You are being used, and they will spit you out when they are done. You may gather at a school to make your feelings felt, and you may end a good man’s career this time, and believe that this means you now have power to force society to bend more to your preferred norms, but you are being used. You have no more power than an atheist mob permits to you.
It was a different world in 1989, before the Wall fell. As the year opened, protests burst out upon the streets of many countries against a Whitbread Prize-winning novel few then had heard of. In Bradford, Muslim elders hung from a stick a book they had never read and burned it in protest – they made at that time no threat against people or property, but all of respectable opinion in Britain was against them. When Persia’s spiritual chief issued an actual death sentence against the author, not just British opinion but that of the world was repelled. It was a turning point, but not in favour of the freedom proclaimed from all ends of social opinion: it was a turning point against free expression.
The shock at that fire in Bradford was not the act itself, burning a book – it is a very good book, but it is only paper. It was the sudden discovery of a new political identity within the population. Before Bradford there were Asians, undistinguished amongst their tribes and sects for most of us. Now there were Muslims.
It was a rollercoaster year, 1989: the Satanic Verses, the invention of the World Wide Web, Tiananmen Square, and the collapse of European Communism, ushering in a new order to the world. The Wall fell, old, oppressed nations began to rediscover themselves and the thrive anew in freedom: except in the first to turn, Algeria, which fell to Islamicists. In the West, socialism was openly disgraced but a backlash began in quiet corners, and the events of Bradford were too good an opportunity to miss.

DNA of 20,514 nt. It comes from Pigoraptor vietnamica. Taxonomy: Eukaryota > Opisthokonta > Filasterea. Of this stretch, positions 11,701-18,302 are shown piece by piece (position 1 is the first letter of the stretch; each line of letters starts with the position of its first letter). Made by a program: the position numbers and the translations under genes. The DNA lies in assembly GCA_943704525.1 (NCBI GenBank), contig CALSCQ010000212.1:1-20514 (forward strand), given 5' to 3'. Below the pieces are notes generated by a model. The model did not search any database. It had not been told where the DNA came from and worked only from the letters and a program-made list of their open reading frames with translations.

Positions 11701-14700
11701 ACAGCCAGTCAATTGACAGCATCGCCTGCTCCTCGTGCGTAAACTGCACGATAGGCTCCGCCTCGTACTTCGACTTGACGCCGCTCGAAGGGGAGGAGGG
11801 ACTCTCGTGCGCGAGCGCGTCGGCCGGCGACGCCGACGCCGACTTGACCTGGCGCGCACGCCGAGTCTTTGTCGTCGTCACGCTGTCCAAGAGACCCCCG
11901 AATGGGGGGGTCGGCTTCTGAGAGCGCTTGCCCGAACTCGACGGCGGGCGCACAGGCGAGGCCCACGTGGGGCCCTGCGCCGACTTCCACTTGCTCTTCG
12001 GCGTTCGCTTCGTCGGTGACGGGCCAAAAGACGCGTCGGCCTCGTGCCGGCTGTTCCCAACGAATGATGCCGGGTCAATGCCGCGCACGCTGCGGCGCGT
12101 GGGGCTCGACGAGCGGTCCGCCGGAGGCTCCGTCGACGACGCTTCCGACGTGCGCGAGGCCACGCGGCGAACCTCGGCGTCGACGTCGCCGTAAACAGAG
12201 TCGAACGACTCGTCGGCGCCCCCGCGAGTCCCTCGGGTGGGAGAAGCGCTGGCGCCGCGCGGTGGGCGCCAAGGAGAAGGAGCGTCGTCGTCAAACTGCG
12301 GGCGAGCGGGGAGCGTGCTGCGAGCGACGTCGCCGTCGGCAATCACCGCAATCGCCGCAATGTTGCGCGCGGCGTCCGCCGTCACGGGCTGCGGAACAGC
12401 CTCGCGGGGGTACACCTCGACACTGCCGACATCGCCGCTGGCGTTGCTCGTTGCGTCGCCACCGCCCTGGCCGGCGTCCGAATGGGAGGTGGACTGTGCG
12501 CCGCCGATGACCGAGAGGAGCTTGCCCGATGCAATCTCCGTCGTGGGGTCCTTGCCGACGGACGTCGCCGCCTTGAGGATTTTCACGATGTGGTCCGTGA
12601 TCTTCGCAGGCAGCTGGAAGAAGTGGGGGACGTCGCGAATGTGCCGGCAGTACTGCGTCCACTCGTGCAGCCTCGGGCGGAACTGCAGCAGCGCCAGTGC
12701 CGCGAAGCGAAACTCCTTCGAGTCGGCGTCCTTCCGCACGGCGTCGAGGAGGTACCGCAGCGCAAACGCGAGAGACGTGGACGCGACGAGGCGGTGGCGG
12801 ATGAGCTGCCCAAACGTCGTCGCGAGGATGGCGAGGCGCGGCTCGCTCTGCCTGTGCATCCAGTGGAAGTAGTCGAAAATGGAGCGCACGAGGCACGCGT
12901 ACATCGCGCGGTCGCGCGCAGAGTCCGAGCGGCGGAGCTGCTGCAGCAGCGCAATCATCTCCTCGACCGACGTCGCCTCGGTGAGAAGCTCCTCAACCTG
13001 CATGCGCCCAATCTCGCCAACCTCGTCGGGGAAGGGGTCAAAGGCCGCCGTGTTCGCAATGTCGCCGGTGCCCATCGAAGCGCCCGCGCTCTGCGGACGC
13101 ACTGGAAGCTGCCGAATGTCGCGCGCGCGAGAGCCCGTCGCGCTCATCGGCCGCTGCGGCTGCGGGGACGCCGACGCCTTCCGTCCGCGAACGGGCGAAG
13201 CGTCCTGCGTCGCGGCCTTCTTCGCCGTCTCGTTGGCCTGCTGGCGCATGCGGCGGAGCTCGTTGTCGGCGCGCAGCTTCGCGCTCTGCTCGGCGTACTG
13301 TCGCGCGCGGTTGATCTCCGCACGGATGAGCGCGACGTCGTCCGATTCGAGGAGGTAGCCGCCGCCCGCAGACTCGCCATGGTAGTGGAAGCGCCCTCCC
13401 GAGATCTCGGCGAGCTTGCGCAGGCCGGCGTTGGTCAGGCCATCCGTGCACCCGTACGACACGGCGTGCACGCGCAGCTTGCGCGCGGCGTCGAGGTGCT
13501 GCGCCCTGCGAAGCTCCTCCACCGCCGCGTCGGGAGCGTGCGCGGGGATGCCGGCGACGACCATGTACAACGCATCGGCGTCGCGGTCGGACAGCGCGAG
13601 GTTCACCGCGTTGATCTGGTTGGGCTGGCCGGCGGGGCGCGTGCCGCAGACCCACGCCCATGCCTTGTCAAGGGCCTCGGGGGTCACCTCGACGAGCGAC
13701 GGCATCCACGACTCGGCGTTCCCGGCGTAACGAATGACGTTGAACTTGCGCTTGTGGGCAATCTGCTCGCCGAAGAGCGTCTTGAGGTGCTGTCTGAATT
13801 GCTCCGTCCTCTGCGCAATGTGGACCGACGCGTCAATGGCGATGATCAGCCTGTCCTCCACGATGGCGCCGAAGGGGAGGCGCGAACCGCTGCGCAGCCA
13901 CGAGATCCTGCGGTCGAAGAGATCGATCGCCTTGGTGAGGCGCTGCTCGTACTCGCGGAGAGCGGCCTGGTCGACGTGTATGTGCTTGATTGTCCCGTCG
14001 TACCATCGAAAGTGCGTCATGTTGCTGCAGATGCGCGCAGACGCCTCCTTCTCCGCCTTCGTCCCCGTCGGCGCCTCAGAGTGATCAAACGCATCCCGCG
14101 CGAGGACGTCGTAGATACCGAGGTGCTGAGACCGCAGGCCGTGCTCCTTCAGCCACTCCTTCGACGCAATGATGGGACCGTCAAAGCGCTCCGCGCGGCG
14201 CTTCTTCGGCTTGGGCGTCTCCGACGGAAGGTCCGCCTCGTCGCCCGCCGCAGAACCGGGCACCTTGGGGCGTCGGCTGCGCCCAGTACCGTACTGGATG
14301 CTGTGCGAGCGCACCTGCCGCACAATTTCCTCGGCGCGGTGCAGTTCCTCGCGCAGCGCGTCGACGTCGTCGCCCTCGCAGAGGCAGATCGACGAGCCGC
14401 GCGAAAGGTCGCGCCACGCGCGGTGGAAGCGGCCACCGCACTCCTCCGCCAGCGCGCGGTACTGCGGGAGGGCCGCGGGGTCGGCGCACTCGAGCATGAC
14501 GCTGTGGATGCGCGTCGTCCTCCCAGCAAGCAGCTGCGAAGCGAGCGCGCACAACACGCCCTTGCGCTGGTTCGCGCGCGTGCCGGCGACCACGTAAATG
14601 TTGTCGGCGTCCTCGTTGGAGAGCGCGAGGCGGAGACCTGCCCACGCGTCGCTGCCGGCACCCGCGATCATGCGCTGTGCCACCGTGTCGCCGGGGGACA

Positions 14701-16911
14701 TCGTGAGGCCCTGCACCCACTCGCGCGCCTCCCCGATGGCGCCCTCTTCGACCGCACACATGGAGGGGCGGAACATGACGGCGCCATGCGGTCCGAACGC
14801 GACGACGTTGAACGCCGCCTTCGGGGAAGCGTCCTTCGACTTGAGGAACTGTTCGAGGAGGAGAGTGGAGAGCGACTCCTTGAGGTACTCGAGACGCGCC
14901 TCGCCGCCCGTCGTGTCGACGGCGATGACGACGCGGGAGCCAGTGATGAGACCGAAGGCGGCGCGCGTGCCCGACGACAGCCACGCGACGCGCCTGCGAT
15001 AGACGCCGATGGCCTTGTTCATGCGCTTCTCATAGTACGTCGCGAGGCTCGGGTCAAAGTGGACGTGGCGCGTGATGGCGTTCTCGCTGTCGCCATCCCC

There was no conspiracy – there did not have to be when men of ill-will were thinking the same thoughts and swapping fake outrage in the Grauniad.
The Communist regimes in the East were no longer there. Their failures and brutality had been exposed to the world. Those who had long hated their own society and culture, who had supported the Communists to destroy that culture, were still there though. They saw in the ash from those book pages a new way to attack the Judeo-Christian normality of society.
After Bradford it became a necessity not to offend Muslims, and that sounds benevolent enough – I really have no wish to annoy Muslims unnecessarily. It was a power game though, and the power game is not about benevolence. There were two groups now, in natural opposition normally but working the same way. There were some Muslims who saw an opportunity to push an agenda of their own; to persuade schools to treat Islam as unchallengeable, for example: there are always people like that in any group. However their games are all far less important than the ‘liberal’ offensive, led by others.
Driving Christian references from public life moved on apace after 1989. The tabloids’ favourite is ‘banning Christmas’, but it goes far beyond that. In 1988, Margaret Thatcher ensured that school assemblies be ‘broadly Christian in character’, but thirty-three years later that seems inconceivable. State and society have been secularised from top to bottom, and discrimination laws so interpreted as to keep it that way.
So it was in 2005 or 2006 that I attended a talk on Islam in British life, and was shocked by something I heard from the mouth of a learned judge. The subject of the Jyllands-Posten cartoons had come up and common commentary in that season seemed to be that they were grossly offensive and should be shunned, even banned. An audience member then asked why the cartoons should be banned when we champion the right to free speech by Salman Rushdie. The judge, a renowned liberal and certainly not a Muslim, said that he thought we had got it the wrong way round, and the cartoons were unimportant but the Satanic Verses should have been banned.
How the world had turned in that short time: as Eastern Europe cast off servitude and embraced freedom, Western Europe has cast away freedom.
The result is not what Muslims would have wanted. Would the average Muslim be happy with what was once a religious society becoming enforcedly atheist? Barely any Muslim is bothered by the public celebration of Christmas, but may be greatly offended by the suppression of religious expression.
Those at that school gate in Batley may think they are defending their religion, but it is a game played by the Guardianista liberal, which is the bitterest enemy of all religion.
- In fear of Jahannam
- Art in the word
- The Long March: conspiracy or accident?
- Five Questions for the new ochlocracy
- Quarrel of a dying empire poisoning modernity
- In The Shadow Of The Sword: The Battle for Global Empire and the End of the Ancient World by Tom Holland
- Unmasked: Inside Antifa’s Radical Plan to Destroy Democracy by Anthony Ngo
- By Thomas Hobbes:
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- The Confessions – St Augustine
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